<oh, and this is long. quite long. Jostein should be asleep by the fourth
Now that Howard Shore has won his Oscar for "The Lord of the Rings: The
Fellowship of the Ring", I should like to explore for a moment the score’s
It seems at first to be precisely the kind of score one would expect for a
large-scale epic fantasy, and in many ways it is. It is full of gigantic
orchestral passages, fanfarish heroics, darkly scored passages with lots of low
brass for the villains, big choral passages, ethereal choral passages, and
melodies both happy and melancholy. Shore’s work is deftly done in all those
regards and more. While his orchestral and choral writing are indisputably
splendid, with Shore directing his massive resources with consummate
craftsmanship and aplomb, the score is hardly unique in that regard; instead
his work here stands squarely in the tradition of Goldsmith, Williams,
Herrmann, Rozsa, Korngold and all the other great composers of epic scores.
What makes this score so remarkable, especially in this day of frequently
substanceless bombast, is its construction: its symphonic and leitmotifistic
cohesion in which many themes are interrelated and manipulated with a constant
eye and ear for Story.
When the track-listing for the LOTR:FOTR CD was made public, the striking
detail was that most of the track titles were actual chapter titles from the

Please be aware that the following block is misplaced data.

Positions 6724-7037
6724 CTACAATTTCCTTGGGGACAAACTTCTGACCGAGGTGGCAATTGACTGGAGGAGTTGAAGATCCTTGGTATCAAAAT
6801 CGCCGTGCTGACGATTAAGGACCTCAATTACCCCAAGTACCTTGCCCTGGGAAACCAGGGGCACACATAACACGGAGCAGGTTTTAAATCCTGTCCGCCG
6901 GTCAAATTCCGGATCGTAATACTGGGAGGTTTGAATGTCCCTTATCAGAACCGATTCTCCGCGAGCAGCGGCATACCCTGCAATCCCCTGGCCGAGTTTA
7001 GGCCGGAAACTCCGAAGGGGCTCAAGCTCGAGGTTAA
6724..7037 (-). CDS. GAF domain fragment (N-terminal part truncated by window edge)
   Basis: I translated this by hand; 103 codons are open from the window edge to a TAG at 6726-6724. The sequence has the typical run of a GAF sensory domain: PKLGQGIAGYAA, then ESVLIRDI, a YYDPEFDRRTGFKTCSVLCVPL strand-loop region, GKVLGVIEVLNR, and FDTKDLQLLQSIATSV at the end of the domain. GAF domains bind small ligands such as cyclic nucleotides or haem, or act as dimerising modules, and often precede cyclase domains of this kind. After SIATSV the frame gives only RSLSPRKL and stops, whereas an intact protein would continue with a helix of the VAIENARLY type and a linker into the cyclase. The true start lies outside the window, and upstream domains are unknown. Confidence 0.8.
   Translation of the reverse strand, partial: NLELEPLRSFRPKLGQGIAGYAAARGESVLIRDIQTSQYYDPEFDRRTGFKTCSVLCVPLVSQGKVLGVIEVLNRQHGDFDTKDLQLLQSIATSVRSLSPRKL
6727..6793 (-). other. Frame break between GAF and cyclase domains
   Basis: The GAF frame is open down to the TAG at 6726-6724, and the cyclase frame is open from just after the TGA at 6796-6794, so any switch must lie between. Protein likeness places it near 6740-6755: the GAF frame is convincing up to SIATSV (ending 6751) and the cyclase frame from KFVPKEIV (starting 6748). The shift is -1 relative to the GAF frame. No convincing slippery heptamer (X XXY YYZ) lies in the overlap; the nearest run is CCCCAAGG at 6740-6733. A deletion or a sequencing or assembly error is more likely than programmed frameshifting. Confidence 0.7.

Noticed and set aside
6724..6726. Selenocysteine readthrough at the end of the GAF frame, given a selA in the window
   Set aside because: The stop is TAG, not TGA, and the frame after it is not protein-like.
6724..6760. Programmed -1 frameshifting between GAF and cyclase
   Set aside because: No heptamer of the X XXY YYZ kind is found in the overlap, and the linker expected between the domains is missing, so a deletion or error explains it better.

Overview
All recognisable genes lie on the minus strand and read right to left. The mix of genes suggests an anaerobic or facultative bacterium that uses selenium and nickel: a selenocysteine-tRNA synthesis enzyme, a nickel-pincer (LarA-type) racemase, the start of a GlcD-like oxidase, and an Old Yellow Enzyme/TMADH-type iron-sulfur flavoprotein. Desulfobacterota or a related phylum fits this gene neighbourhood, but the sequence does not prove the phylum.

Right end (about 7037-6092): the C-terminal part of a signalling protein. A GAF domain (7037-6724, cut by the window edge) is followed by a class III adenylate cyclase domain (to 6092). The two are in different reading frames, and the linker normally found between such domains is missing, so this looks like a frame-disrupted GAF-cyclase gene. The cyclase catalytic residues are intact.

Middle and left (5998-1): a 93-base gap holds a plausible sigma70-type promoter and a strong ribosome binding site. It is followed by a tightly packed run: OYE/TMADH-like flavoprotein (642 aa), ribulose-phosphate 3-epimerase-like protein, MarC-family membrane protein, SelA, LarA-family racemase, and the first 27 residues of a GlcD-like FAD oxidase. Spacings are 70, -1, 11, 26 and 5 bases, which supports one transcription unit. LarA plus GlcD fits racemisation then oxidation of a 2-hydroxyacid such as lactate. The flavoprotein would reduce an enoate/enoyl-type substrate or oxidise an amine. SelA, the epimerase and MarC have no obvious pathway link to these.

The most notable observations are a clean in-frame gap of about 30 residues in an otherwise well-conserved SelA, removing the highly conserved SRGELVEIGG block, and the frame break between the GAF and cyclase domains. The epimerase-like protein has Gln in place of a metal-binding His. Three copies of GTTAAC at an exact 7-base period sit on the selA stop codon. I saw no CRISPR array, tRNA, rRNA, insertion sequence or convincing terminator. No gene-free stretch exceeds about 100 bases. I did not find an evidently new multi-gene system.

book. And then, in his Oscar acceptance speech, Shore specifically noted "the
words of Tolkien". These are not coincidences. The LOTR film project is tied to
its literary forebear to a much greater degree than most other notable
book-to-film translations, and this turns out to be the key to Shore’s work
on the LOTR score. Shore uses his music not just to create mood but to reflect
Tolkien’s themes and stories. In fact, while Shore’s score almost perfectly
enhances Peter Jackson’s film, it is Tolkien’s story that dictates how
Shore uses his themes.
Consider, first, what can probably be called the score’s "main theme": the
theme for the Fellowship of the Ring itself. In its boldest form, it is a
fairly obvious heroic theme, and it is heard in full at the film’s most
overtly heroic moments: when the Fellowship is first formed at Rivendell, and
when Aragorn and Frodo leap the bottomless gap in the Mines of Moria. These are
moments of undeniable triumph, and the use of the Fellowship theme there is
entirely appropriate. What makes the theme interesting is in how it is formed.
Shore gives us very brief snippets of it throughout the score up to the
Fellowship’s official formation, musically depicting the slow coming-together
of the Fellowship’s core. And then, after Gandalf’s fall in Moria, the
Fellowship’s theme is never heard in full again. It is quoted as the
Fellowship leaves Lothlorien by a single horn, so soft as to almost be
offstage. We hear it again a few moments later, louder but no more complete.
The musical symbolism is clear: the Fellowship itself is incomplete, and the
lack of balance in the theme foreshadows the eventual final breaking of the
Fellowship. We next hear it partially quoted as Aragorn, Legolas and Gimli
pledge to go after Merry and Pippin. However, the theme immediately seques into
the score’s other main theme, that of the Hobbits.
The Hobbit theme is first heard when we first lay eyes on the Shire, and the